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Lawrence Guyot

Maker interview details

Profile image of Lawrence Guyot
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  • November 17, 2004
  • November 9, 2004


  • Category: CivicMakers
  • Occupation(s): City Government Employee
    Civil Rights Activist


  • Born: July 17, 1939
  • Birth Location: Pass Christian, Mississippi


  • Favorite Color: Blue
  • Favorite Food: Apples
  • Favorite Time of Year: Summer
  • Favorite Vacation Spot: Mississippi

Favorite Quote

"Power is everything."
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Lawrence Thomas Guyot, Jr was born on July 17, 1939 in Pass Christian, Mississippi. He was a raised in a traditional Catholic home, attending parochial schools until high school. His mother was a domestic and his father was a builder and carpenter. His great-uncle, Louis Piernas was interviewed for the Slave Narratives Federal Writers Project in the 1930s. Guyot earned his high school diploma in 1957 from Randolph High School, where he was a member of the debate and basketball teams. As a young man, Guyot held a number of part-time jobs including janitor, longshoreman and waiter.

Guyot earned his B.S. degree in biology and philosophy from Tougaloo College in 1964. While at Tougaloo, he became active in civil rights and was one of the original members of SNCC. In 1964, Guyot directed the Freedom Summer Project in Hattiesburg, Mississippi. That same year, he was elected chairman of the Mississippi Freedom Democratic Party. He was unable to accompany the delegation to the Democratic National Convention in Atlantic City, New Jersey because he was jailed for registering black voters. The MDFP’s actions in New Jersey ultimately led to the DNC desegregating future conventions and the party itself. In 1966, Guyot ran for Congress as an anti-war candidate. After earning his law degree in 1971 from Rutgers University, he worked as a fundraiser for Mary Holmes Junior College in Mississippi. From 1971 until 1972, he worked for Pride Inc., a youth job-training program in Washington, D.C. In 1972, Guyot was hired to work in the D.C. Government by a SNCC colleague, former Mayor Marion Barry.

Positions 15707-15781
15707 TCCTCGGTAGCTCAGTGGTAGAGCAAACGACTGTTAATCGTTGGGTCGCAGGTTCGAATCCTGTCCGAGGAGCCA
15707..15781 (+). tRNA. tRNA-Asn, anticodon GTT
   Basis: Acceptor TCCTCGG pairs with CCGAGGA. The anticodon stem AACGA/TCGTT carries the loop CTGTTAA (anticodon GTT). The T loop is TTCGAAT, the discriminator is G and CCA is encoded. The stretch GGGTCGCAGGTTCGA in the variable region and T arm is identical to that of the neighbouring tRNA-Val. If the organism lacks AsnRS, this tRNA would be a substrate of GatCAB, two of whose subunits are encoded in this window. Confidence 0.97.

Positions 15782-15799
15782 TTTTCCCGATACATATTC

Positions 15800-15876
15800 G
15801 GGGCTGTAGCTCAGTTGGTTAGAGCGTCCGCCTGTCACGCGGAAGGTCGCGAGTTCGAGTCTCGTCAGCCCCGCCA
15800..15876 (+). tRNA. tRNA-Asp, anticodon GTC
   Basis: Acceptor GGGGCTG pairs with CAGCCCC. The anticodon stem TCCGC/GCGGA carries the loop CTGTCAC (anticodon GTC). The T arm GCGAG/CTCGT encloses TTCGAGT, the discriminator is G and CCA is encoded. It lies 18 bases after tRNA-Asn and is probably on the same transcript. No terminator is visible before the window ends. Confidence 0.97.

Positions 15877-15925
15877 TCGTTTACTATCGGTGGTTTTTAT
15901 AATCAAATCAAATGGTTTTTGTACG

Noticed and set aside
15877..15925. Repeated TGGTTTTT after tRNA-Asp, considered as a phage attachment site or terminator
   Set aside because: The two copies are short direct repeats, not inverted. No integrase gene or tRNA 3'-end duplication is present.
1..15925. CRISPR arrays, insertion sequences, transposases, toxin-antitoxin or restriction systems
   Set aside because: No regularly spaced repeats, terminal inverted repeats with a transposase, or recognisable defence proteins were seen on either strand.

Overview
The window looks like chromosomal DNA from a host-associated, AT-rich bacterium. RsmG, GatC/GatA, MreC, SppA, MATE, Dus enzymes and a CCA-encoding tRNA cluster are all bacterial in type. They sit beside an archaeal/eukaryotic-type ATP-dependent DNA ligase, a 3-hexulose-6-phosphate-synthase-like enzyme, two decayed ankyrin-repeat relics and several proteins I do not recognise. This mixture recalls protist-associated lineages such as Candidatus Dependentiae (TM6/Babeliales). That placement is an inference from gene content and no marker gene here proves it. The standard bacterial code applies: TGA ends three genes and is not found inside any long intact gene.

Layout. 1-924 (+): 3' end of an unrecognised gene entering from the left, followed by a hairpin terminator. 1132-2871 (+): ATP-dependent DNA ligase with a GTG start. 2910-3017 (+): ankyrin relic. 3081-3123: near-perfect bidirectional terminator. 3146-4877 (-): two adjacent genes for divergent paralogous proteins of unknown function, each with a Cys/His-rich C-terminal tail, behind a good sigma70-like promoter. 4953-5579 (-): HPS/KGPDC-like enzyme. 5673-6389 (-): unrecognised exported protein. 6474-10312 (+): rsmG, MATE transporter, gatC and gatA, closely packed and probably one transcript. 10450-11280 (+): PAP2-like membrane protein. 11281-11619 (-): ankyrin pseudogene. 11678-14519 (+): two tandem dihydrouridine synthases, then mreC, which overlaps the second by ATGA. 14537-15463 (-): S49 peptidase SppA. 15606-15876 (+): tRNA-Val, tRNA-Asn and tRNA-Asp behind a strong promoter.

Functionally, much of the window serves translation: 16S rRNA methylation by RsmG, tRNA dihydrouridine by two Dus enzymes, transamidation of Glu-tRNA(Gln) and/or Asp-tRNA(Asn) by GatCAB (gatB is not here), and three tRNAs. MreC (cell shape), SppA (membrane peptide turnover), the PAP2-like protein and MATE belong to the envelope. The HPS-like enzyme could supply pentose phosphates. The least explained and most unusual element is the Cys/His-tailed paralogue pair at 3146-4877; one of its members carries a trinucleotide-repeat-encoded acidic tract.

Guyot continues to work for the Department of Health and Human Services for the District of Columbia Government. He has also remained active in local politics and civil rights issues. He is an Advisory Neighborhood Commissioner for his Le Droit Park community. Guyot conducts leadership trainings for a number of organizations including Operation Understanding; the University of Ole Miss; Georgetown University and Americorp.

In 2004 Guyot co-authored Putting the Movement Back Into Civil Rights Teaching, a resource guide for K-12 classrooms. He has been featured in several documentaries, including Eyes on the Prize, Making Sense of the Sixties, The War on Poverty and Tales of the FBI.

Lawrence Guyot passed away on November 23, 2012.

Previews from the Digital Archive


Watch the full interview in the Digital Archive